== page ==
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Pros and cons of the IEA’s new student funding proposal

  • 25 October 2014
  • By Nick Hillman

In this blog post, the Director of HEPI, Nick Hillman, takes a first look at some new proposals on student funding from the Institute of Economic Affairs.

On 23rd October, the Institute of Economic Affairs (IEA) published Universities Challenged: Funding Higher Education through a Free-Market ‘Graduate Tax’ by Peter Ainsworth. It’s good to see one of the country’s most important and influential free market think tanks engaging with the knotty question of higher education finance.

The piece is an interesting read and, essentially, argues for a university-based loan scheme: ‘Universities should individually or collectively offer contracts to their students, who would agree to pay to the university they attended a given percentage of their earnings.’ Graduates would pay back sums sufficient to ensure a very low, or zero, default rate across an institution’s former students.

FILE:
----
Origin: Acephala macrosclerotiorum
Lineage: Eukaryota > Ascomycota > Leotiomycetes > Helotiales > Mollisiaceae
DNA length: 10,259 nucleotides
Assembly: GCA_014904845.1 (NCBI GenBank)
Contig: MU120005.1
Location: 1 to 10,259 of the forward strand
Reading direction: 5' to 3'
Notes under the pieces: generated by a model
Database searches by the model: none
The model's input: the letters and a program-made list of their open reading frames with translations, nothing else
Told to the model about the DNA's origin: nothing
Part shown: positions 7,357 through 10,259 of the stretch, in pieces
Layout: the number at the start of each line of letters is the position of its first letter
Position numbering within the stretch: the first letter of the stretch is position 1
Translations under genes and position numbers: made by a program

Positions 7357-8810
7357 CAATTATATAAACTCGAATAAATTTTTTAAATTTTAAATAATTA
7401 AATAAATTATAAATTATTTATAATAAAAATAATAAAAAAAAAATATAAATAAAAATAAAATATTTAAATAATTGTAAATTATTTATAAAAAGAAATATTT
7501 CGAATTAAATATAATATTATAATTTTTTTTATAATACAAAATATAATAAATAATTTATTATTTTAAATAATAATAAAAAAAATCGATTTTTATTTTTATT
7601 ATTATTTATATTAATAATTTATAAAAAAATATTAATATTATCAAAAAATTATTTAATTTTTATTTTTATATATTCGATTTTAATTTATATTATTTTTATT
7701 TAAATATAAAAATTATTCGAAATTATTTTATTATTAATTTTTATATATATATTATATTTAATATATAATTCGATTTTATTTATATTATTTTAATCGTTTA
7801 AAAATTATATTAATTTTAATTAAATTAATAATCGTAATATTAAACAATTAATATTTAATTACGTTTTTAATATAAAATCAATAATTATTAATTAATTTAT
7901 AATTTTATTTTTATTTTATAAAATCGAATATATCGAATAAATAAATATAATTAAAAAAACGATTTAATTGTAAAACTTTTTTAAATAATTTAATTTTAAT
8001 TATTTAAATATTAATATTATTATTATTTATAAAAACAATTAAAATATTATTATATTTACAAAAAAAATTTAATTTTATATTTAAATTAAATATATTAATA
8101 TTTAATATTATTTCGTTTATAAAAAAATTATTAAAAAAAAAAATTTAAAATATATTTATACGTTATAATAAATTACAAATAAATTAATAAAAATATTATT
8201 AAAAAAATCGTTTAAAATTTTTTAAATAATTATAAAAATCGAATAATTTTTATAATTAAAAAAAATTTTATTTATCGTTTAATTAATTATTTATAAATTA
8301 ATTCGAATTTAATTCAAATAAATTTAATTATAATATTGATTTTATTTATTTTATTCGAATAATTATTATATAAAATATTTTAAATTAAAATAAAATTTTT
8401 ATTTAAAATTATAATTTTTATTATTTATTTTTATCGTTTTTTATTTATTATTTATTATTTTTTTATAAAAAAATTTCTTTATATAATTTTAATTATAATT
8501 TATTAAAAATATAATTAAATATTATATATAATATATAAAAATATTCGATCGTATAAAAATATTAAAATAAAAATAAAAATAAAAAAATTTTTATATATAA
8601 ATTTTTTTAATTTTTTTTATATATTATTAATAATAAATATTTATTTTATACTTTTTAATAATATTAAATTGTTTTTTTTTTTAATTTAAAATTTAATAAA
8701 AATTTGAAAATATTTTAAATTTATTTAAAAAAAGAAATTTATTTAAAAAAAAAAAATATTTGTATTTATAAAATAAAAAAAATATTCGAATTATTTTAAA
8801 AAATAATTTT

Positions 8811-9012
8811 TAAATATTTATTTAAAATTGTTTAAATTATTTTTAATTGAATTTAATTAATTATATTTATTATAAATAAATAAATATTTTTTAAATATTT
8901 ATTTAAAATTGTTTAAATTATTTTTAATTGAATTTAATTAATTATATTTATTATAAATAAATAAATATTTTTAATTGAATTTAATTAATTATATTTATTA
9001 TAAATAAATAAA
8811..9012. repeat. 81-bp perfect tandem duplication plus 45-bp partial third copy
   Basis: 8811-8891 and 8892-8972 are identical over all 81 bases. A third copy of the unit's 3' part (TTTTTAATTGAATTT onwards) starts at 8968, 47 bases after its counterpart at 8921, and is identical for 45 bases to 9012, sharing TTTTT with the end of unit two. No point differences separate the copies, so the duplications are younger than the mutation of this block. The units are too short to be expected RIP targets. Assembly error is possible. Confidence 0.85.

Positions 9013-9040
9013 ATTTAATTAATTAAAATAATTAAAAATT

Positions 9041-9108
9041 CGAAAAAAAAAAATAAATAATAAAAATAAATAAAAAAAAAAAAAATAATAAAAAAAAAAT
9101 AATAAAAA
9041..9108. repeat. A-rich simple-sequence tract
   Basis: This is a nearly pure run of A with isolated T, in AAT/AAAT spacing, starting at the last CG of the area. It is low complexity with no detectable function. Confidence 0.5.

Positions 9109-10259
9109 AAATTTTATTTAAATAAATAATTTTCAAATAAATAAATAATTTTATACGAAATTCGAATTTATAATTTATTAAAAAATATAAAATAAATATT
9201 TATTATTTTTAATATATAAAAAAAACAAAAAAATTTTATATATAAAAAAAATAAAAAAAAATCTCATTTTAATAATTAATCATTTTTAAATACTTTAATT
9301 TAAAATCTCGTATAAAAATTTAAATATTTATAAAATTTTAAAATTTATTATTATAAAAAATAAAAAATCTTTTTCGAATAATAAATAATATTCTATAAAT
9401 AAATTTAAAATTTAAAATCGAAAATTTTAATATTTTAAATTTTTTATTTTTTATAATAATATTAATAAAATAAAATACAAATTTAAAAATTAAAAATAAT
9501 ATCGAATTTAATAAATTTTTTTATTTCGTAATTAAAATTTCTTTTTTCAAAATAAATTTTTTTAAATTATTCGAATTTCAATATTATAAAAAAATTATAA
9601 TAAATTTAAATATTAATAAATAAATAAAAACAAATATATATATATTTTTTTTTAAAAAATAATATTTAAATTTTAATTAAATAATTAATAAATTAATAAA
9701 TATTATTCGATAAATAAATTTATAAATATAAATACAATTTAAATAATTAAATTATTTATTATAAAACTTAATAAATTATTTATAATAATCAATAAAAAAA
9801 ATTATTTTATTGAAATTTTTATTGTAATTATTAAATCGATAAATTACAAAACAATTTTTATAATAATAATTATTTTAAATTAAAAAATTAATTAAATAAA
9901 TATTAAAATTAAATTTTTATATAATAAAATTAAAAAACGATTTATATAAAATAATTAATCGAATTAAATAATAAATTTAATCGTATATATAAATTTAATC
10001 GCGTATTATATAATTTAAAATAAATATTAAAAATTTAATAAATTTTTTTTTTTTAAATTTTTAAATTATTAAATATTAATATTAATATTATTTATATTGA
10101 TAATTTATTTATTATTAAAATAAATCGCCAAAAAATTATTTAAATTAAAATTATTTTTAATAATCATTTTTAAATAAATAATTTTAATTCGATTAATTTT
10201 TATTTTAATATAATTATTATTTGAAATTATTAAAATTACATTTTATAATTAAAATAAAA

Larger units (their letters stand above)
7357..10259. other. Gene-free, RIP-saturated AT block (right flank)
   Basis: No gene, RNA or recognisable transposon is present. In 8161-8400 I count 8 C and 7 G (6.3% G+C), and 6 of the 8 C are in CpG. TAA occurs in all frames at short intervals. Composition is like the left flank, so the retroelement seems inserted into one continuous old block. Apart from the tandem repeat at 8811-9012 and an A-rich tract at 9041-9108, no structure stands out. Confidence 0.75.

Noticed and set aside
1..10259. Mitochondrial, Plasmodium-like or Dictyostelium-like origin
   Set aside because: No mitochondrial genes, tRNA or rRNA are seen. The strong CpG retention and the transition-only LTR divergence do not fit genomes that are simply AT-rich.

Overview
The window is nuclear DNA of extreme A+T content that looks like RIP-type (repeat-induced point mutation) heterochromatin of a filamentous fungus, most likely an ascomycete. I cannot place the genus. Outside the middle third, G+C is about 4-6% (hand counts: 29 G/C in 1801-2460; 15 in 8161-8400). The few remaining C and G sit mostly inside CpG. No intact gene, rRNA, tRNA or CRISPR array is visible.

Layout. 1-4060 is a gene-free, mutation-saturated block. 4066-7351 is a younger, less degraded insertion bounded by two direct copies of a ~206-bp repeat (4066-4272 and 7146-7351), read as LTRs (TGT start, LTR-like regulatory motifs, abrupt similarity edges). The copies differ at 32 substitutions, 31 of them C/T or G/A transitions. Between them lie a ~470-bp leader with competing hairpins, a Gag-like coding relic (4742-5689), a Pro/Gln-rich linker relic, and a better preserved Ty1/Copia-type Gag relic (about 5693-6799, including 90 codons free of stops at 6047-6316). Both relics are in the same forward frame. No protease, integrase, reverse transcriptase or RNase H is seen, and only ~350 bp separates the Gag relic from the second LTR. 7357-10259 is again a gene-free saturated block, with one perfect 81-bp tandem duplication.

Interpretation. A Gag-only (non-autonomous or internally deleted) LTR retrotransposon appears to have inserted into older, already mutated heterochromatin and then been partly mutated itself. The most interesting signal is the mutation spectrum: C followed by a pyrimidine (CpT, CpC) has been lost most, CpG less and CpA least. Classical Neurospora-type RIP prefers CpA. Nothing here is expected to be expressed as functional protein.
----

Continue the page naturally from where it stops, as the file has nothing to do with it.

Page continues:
If we set aside the fact that indentured labour is unlikely to be legal, we can see that in wanting to put more some risk on universities, the pamphlet has much in common with other ideas floating around, such as David Willetts’s idea of selling some of the student loan book to institutions – although such similarities are ignored in the text. There is surely something in the author’s contention that, ‘Under current arrangements, universities focus on persuading students to enrol rather than on supporting their careers over the long term.’

There are five detailed points worth discussing on the proposals.